In cinemas February 20th in the USA and April 6th in the UK!
Based on the book by Kody Keplinger, when Bianca Piper (Mae Whitman) discovers she is her high school friends DUFF (Designated Ugly Fat Friend), she decides to re invent herself with the help of her next door neighbour, the popular jock Wesley Rush (Robbie Amell). The two embark on a mission to change Bianca’s appearance and step out of the shadow of her label. So, it’s the same kind of high school teen comedy that has always had a bit of a hit and miss reputation depending on how well it connects with its audience.
The film really feels like two separate halves, the first feeling very awkward as you see the lead actors struggle to work out whether what they are doing is meant to be funny or serious. What comedy there is tends to fall on its arse harder than Madonna in a cape. The second half of the film becomes more of a romantic comedy with Disney-esque moral messages that feel like the writer was creating this on the spot and started apologising for what they had done earlier on in the film. By this time most of the characters have soliloquised about having not meant to call Bianca a DUFF in the first place.
Mae Whitman (who is neither Ugly nor Fat) looks more than uncomfortable attempting to inject comedy into an issue that has been the cause of cyber bullying and teen suicide, I certainly felt uncomfortable for her. However, she is a very natural performer who gave quite a heartfelt performance, especially in the latter part of the movie. Also in some of the lighter moments with co star Robbie Amell in particular she really shines. These points feel like they stand on their own and were the only times I had a smile on my face, the on screen chemistry between the two was quite heartwarming to watch.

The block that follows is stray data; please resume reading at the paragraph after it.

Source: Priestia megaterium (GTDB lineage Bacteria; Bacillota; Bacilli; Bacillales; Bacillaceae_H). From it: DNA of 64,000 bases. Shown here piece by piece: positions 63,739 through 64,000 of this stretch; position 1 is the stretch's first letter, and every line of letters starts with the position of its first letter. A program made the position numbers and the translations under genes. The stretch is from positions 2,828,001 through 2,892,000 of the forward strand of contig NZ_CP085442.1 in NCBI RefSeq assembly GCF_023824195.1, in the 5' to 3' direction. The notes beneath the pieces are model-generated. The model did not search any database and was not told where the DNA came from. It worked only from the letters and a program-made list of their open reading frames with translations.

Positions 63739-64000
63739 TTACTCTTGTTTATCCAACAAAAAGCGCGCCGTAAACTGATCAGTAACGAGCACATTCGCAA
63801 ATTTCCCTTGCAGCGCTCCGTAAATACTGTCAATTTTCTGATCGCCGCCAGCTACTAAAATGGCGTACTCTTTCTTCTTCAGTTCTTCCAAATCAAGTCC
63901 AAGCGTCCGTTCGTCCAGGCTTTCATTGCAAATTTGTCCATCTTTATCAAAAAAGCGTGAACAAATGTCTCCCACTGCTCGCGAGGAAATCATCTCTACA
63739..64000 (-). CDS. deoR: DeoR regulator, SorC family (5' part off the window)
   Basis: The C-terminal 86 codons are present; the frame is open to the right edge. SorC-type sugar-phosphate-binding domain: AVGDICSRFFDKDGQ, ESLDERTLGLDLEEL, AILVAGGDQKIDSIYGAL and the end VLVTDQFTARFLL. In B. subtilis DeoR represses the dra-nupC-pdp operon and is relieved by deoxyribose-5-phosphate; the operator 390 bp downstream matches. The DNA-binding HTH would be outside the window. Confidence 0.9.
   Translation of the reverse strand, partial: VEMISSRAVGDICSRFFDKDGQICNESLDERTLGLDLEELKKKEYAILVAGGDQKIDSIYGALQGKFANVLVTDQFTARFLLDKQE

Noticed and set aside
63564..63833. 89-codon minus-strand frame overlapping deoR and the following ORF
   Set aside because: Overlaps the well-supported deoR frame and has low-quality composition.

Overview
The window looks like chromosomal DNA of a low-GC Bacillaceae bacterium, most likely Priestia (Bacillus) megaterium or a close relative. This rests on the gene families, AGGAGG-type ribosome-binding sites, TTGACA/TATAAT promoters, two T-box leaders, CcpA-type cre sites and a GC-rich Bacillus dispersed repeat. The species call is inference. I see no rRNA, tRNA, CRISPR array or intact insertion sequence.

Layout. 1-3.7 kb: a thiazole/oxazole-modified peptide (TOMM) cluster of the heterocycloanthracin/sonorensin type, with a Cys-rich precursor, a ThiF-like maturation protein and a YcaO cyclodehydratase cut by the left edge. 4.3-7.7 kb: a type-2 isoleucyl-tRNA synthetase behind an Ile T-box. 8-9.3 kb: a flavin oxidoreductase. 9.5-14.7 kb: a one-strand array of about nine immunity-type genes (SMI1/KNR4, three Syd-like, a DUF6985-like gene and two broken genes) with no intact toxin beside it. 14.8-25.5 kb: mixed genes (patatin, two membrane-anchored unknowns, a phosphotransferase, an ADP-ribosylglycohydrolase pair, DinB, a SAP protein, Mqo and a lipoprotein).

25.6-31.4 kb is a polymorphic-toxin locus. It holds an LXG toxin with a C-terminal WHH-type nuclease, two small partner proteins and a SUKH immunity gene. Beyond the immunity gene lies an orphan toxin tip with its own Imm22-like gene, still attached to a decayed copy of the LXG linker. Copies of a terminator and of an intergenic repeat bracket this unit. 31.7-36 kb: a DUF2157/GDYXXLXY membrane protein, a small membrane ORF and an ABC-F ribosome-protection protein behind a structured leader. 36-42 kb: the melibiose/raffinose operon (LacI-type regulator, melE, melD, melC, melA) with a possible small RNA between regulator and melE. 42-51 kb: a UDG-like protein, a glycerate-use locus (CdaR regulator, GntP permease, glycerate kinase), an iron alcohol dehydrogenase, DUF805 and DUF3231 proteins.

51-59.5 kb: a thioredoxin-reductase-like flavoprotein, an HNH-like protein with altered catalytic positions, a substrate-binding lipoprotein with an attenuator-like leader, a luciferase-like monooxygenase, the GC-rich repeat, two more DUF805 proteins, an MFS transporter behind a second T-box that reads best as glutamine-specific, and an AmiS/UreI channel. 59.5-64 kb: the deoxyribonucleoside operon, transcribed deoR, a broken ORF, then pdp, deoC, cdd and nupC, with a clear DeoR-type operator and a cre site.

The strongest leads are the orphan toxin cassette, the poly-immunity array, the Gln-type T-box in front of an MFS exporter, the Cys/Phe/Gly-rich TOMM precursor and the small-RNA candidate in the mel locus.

Wesley Rush was, for a change, a three dimensional jock. Gone is the stereotypical air head who likes drinking till he’s sick and having sex with as many girls as possible. Robbie has excellent comic timing and was able to pull a snigger or two out of me during the film but it’s his more tender moments that really sell this character.
Apart from the uncomfortable way of approaching the issues of the film I felt the writing was, well, peculiar. This didn’t feel like it could connect to the age range it’s aimed for, a lot of references are outdated and the sloppy attempts to mention as many social networks as possible are quite cringe worthy! It felt as though a man in his mid thirties who dreamt of being back in high school had found Kody’s book and attempted to turn it into a screenplay.
If I were to put this into comparison with anything else I would say the film is trying to be a lot like the MTV series “Awkward” by Lauren Iungerich. Apart from Mae and Robbie’s performances, the film has very little in the way of presence and can drag at times. I doubt this particular teen flick will be up there with the greats that have reached cult status like ‘Heathers’, ‘Napoleon Dynamite’, ‘Bring It On’ and ‘Mean Girls’.
Review by Shane Goodsir.
See this review on The Fan Carpet.
A full list of all reviewed feature films.
Independent films are marked with a *. Documentaries are marked with a ~.
Animations are marked with a +. Musicals are marked with a #.
Click on a title to be taken to the review.
Want us to review your work? Get in touch on the Contact page!
© ActingHour™ 2017.
All Rights Reserved.